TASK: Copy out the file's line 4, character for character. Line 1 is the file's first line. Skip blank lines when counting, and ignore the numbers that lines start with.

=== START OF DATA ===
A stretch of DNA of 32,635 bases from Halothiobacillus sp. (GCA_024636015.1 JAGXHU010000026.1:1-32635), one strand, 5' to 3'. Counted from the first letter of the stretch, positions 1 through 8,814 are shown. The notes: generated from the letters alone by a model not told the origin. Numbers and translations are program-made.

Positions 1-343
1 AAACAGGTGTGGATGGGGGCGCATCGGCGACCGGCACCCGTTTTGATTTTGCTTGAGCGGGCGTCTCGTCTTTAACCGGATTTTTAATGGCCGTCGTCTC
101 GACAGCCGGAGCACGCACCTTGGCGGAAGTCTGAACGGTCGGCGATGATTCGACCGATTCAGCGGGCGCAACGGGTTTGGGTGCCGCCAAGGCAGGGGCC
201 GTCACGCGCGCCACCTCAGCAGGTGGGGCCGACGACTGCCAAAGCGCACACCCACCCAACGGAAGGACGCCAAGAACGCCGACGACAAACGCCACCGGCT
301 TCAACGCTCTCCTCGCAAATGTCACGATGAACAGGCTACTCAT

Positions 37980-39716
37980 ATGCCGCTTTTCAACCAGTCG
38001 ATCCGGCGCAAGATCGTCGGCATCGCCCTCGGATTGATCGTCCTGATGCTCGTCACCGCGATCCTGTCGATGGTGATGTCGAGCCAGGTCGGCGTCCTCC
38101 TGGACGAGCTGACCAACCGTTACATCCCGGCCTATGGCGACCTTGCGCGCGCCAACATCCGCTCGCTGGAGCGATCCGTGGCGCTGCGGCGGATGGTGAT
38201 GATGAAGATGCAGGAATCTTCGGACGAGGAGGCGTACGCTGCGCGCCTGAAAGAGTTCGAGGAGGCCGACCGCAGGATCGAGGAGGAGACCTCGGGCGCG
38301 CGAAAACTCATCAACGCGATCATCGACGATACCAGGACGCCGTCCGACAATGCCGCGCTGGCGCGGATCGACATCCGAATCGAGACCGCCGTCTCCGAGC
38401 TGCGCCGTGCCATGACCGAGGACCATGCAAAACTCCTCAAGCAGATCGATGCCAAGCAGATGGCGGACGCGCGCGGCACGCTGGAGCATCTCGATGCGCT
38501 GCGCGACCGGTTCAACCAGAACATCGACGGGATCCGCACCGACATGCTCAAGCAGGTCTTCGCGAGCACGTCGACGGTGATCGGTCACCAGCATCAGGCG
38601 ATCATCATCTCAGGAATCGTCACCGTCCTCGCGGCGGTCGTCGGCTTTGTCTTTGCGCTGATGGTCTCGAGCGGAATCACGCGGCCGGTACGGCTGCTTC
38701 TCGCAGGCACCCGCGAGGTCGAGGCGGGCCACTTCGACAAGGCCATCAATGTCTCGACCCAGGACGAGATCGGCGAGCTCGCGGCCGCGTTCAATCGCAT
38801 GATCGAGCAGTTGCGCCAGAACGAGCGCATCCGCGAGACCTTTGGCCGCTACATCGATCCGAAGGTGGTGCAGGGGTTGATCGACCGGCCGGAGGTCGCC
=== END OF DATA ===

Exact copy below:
101 GACAGCCGGAGCACGCACCTTGGCGGAAGTCTGAACGGTCGGCGATGATTCGACCGATTCAGCGGGCGCAACGGGTTTGGGTGCCGCCAAGGCAGGGGCC